name: Echo Secrets and Variables
      - main  # Trigger this action when changes are pushed to the main branch

    runs-on: ubuntu-latest

      MY_VARIABLE: "This is not a secret"  # This is a public environment variable

    - name: Checkout code
      uses: actions/checkout@v2

    - name: Echo environment variable
      run: echo "My environment variable is $MY_VARIABLE" # This is your variable that will not be masked
    - name: Echo GitHub secret
      run: echo "My GitHub secret is ${{ secrets.MY_GITHUB_SECRET }}" # This is the secret you added in a previous step

2. Run the workflow.

After pushing this YAML file to your repository, follow these steps to view the logs:

  • Navigate to the Actions tab in your GitHub repository

  • Select the relevant workflow run

  • Click on the build job

  • Scroll down to view the logs for both the Echo environment variable and Echo GitHub secret steps

  • Here you'll see the difference in how Actions processes secrets and environment variables

Phew! Glad we kept that secret hidden. 

Environment level:

1. Find the Environment tab.

Still in your repository settings, locate the Environments tab. Select the environment where you'd like to store secrets.

2. Add secrets.

Click on New Environment Secret and follow the same steps as before to add your secret. Remember, environment-specific secrets override any organizational or repository secrets with the same name during a workflow in that particular environment.

By taking a tiered approach to your settings, starting at the organizational level and drilling down to repository and environment specifics, you establish a robust and highly customizable security framework for your automated workflows. This fine-grained control enables you to adhere to the principle of least privilege, ensuring that you only expose secrets and variables where they are genuinely needed. Whether it's restricting a database connection string to a production environment or specifying a secret just for a single repository, this approach ensures optimal security without sacrificing functionality.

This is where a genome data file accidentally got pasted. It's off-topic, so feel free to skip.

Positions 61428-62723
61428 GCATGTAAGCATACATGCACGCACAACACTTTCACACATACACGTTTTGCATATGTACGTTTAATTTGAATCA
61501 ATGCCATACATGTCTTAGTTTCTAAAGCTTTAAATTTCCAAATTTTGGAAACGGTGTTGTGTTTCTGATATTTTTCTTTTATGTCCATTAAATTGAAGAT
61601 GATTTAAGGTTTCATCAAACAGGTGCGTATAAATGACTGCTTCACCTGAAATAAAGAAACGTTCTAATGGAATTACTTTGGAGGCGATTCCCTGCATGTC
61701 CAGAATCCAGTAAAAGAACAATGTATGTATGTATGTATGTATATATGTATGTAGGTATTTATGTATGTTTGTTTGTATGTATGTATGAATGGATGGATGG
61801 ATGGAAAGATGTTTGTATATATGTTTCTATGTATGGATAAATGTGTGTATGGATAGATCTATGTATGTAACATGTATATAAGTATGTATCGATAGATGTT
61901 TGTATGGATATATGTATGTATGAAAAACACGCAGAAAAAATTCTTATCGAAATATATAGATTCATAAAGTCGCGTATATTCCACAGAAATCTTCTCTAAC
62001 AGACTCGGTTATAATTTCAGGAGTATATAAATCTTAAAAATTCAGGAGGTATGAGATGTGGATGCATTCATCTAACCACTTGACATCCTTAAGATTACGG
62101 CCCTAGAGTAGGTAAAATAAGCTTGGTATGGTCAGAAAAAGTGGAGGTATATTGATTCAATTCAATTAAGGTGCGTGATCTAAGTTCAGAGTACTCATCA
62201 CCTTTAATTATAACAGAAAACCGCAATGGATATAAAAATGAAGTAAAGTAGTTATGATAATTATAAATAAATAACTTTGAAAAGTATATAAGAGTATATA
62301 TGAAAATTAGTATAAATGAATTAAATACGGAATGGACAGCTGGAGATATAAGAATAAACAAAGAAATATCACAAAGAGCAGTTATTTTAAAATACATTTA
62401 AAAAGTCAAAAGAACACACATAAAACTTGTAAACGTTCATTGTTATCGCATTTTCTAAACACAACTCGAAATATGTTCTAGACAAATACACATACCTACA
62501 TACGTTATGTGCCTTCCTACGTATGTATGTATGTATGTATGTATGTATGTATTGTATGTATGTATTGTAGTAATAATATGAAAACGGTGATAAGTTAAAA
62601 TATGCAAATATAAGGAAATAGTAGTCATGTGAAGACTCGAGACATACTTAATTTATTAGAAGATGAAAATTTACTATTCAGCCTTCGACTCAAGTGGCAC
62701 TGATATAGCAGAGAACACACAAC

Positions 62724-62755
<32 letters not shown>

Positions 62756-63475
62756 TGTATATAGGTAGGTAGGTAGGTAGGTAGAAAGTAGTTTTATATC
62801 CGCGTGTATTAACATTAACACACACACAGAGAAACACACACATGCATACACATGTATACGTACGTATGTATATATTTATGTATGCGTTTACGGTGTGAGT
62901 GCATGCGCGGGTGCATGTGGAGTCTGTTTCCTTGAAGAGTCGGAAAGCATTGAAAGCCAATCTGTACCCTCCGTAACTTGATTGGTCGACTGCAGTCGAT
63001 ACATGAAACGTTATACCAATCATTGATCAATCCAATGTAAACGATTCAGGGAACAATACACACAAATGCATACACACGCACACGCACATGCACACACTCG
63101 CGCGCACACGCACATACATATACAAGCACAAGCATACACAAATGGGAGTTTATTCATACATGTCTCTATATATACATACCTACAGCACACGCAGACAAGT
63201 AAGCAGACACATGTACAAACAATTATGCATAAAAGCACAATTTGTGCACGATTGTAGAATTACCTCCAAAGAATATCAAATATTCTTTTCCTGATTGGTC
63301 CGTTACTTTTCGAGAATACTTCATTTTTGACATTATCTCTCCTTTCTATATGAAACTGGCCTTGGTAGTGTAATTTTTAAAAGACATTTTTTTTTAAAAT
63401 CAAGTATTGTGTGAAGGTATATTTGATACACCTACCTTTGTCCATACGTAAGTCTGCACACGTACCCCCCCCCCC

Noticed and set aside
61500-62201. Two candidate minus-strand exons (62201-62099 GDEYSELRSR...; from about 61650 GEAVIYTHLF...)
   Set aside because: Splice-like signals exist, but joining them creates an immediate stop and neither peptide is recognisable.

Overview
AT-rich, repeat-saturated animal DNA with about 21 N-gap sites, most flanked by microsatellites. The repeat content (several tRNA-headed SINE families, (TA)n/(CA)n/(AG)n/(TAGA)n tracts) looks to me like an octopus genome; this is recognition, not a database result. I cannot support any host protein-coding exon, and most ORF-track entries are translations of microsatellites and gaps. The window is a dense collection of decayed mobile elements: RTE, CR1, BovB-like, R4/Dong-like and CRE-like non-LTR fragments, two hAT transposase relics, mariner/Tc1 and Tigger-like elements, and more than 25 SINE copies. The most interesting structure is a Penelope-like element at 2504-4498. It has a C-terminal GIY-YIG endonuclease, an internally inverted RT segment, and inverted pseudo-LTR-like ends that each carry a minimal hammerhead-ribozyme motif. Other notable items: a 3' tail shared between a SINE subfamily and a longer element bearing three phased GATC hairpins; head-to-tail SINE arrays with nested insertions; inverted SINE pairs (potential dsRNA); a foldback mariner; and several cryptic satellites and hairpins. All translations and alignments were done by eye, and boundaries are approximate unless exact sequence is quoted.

Improved security with OpenID Connect

OpenID Connect (OIDC) provides multiple advantages for enterprise security and efficiency. It effectively eliminates the risks associated with third-party secret management, as your authentication tokens are generated and stored within your chosen cloud environment. These tokens automatically expire after a brief period, which minimizes the risk and administrative burden of manual secret rotation. OIDC also offers multi-cloud support for OIDC-compliant cloud providers such as Microsoft Azure, Amazon Web Services (AWS), or Google Cloud Platform (GCP). This support enables a consistent, secure authentication process regardless of whether your workflows are operating. In essence, OIDC elevates your security posture while also simplifiying the authentication mechanism across diverse cloud environments.

Our GitHub App credentials needed organization-level permissions for us to manage our repositories and code at scale. Despite the broad permissions, we’ve maintained a high level of security by using HashiCorp Vault and OpenID Connect. We configured our system so that these credentials are only accessible to the workflow running terraform apply, and only on the default branch of our automation repository. This narrow scope of access ensures that, even internally, these high-privilege tokens are safeguarded in specific, tightly-controlled scenarios.

Sanjito Kurniawan
Sanjito Kurniawan // Senior Platform Engineer // HelloFresh

Up next: Advanced workflow configurations in GitHub Actions

Now that you can secure your CI/CD pipelines with secrets and variables, it's time to dive deeper. The next guide will provide you with the tools you need to optimize your workflows like a pro. From learning about managing workflow concurrency and leveraging conditional statements to augmenting workflows with in-house scripts, this guide is designed to accelerate your development pipeline.